• Today
    October 19

  • 06:58 PM

Celebrity ‘superclass’ perversely elevated


Added 24 November 2017


It has recently come to my attention that Kendall Jenner, of the celebrity Kardashian/Jenner clan, was paid US$22 million in 2017 for modelling, as well as product endorsements, which advertisers feel certain her devoted minions will act upon.

After all, these products are now blessed with the all-important celebrity imprimatur.  

It was in F. Scott Fitzgerald’s Jazz Age that the modern concept of celebrity was born. But if the worship of gaudy wealth and fame began in The Great Gatsby era, it has been taken to new, perverse heights in our 21st-century world, particularly in America.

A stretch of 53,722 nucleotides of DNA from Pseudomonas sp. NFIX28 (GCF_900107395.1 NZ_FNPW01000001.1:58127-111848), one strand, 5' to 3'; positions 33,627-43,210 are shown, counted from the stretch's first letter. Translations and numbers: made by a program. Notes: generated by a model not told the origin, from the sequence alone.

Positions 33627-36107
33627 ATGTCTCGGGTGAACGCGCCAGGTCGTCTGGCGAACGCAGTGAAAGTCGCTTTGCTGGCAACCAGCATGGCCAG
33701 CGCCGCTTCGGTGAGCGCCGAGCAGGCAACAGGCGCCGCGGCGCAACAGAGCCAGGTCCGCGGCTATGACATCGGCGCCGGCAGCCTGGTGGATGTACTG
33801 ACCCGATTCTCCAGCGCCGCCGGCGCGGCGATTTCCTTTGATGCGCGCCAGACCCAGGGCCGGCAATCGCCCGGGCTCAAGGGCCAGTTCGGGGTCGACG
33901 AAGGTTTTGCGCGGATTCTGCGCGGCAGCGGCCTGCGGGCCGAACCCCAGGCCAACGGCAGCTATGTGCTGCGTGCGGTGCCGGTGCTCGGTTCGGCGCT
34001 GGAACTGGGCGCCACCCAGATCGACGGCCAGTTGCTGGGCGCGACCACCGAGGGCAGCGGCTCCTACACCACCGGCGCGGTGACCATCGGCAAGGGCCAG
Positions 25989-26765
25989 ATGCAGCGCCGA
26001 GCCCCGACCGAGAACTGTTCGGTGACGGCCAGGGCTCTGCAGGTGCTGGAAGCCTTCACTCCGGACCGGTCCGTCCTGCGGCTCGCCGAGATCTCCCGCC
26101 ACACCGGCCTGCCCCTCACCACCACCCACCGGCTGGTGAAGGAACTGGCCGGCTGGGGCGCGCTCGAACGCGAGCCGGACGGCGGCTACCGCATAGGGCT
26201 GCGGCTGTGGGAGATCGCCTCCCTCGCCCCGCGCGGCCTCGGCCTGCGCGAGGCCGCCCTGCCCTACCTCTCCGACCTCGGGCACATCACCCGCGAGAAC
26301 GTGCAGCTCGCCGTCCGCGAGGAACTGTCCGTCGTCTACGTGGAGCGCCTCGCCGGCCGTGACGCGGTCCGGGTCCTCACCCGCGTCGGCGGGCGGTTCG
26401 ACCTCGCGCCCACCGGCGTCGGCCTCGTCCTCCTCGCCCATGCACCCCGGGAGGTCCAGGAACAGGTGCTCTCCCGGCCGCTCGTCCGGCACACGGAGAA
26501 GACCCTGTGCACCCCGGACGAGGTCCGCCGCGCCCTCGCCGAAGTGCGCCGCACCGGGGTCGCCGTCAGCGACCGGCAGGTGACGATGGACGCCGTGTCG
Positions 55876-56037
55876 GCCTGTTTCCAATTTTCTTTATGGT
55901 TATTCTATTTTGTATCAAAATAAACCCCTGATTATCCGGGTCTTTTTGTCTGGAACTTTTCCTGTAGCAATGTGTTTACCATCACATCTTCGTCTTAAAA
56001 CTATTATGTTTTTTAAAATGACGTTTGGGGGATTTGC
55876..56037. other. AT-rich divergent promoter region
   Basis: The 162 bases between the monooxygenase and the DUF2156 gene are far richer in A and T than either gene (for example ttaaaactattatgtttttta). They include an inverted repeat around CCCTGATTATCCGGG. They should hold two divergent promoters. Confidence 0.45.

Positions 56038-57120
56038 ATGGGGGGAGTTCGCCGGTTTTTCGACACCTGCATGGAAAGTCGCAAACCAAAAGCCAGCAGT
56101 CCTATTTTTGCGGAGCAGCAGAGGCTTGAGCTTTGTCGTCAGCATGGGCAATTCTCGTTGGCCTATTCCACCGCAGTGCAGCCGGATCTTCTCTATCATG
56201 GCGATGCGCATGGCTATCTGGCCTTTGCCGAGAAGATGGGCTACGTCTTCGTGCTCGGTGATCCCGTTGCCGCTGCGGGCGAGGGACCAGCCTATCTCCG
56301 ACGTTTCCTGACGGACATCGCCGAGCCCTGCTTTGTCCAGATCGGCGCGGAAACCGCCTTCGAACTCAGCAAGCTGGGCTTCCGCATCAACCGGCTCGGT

Today, celebrity demigods dominate every field: There are celebrity chefs, yoga instructors, home renovators, plastic surgeons, hip-hop moguls and reality-TV stars breathing the same rarefied air as do actors, athletes and models. 

This jet-setting, Davos-attending crowd constitutes its own superclass, amassing more and more wealth and power even as much of the middle class loses theirs.

To address the misery of the world’s poor, we turn to the superheroes Bono, Bill Gates and Mark Zuckerberg.

Replacing America’s once vibrant literary culture is Oprah’s book club. As inequality grows, average folk willingly yield their dreams to the gods, adopting the superrich’s “brands” as badges of validity and identity. 

Even Gatsby would be astonished.

– Charles Knighton


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